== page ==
The Provincial Council of Zeeland decided in 1962 to build the Zeeland Bridge. The aim was to make a rapid connection between Schouwen-Duiveland and Midden-Zeeland, and more specifically with the seaport industrial area Vlissingen- Oost, which was then being developed. The Delta Works were still in full swing at the time, but the province of Zeeland did not want to wait for the road across the dam in the Oosterschelde. At that time there was no question of the water-permeable storm surge barrier. The dam was finally completed in 1987 and the Zeeland Bridge had been in use for over twenty years. From the opening of the Zeeland Bridge until December 31, 1992, car traffic had to pay a toll to pass the bridge. This toll was necessary to complete the operation of the bridge, all the more because the state did not contribute to the financing. Initially, tolls were also levied on pedestrians, cyclists, moped riders and bus passengers, but this was soon abolished. Many users were offered a reduced rate. In 2000 the road underwent a thorough reconstruction for road safety. The toll collectors warned motorists with caravans and truck drivers on the Zeeland Bridge at wind force 9 to 12. Nowadays there are warning signs on both sides of the Zeeland Bridge. The Zeeland Bridge is more than five kilometers long, the longest bridge in Europe at the time of its opening by Queen Juliana on 15 December 1965. That status has now become obsolete, but on December 15, 2015, the Zeeland Bridge was designated a national monument by the Cultural Heritage Agency of the Netherlands. The Zeeland Bridge is owned and managed by the Province of Zeeland.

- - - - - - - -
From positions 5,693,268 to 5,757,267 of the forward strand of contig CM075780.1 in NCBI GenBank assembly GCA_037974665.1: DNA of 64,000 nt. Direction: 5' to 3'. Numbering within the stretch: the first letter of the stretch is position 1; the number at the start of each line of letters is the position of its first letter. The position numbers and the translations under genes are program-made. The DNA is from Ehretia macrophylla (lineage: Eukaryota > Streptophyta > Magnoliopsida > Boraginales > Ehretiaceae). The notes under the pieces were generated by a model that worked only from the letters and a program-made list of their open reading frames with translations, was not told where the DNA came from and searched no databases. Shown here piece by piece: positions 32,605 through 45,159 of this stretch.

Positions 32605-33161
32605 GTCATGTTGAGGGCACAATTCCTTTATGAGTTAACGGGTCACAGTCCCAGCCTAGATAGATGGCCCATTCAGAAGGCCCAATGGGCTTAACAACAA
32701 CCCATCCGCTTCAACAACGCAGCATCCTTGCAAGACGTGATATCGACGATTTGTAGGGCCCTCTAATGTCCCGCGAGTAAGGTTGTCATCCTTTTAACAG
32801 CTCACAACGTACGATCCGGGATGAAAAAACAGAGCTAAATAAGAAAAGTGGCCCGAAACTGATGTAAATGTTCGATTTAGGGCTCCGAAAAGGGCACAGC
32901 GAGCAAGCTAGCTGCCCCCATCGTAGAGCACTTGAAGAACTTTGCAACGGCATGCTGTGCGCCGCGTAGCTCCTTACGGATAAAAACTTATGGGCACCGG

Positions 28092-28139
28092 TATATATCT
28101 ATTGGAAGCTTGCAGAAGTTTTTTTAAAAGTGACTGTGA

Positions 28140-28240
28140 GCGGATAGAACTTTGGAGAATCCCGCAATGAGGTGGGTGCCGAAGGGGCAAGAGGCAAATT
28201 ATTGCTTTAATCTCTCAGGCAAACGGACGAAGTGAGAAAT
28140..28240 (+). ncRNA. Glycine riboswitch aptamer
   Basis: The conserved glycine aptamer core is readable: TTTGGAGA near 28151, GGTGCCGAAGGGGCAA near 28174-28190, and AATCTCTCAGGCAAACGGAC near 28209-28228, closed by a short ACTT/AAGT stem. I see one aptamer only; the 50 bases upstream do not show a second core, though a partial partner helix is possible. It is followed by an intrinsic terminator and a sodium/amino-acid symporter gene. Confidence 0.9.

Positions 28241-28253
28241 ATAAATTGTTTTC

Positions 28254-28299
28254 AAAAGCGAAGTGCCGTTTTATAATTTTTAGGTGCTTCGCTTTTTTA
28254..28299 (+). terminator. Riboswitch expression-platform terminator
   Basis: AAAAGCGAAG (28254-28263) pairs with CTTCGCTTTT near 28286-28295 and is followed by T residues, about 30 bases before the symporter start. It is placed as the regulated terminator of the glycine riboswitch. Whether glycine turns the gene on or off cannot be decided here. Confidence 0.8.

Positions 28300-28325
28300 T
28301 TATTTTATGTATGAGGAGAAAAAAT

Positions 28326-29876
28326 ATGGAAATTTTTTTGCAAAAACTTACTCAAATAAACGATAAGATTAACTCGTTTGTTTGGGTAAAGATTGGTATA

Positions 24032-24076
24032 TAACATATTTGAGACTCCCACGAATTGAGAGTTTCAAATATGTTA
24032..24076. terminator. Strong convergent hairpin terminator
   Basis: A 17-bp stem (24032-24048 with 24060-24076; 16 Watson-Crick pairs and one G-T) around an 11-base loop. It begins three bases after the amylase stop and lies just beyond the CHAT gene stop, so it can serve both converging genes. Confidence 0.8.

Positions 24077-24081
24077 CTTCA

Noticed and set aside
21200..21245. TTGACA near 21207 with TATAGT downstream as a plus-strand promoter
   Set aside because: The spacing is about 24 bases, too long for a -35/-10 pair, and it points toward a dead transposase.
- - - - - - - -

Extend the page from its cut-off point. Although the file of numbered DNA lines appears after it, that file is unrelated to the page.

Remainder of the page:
Incredibly beautiful drone recording of the Zeeland bridge made by XL Creations.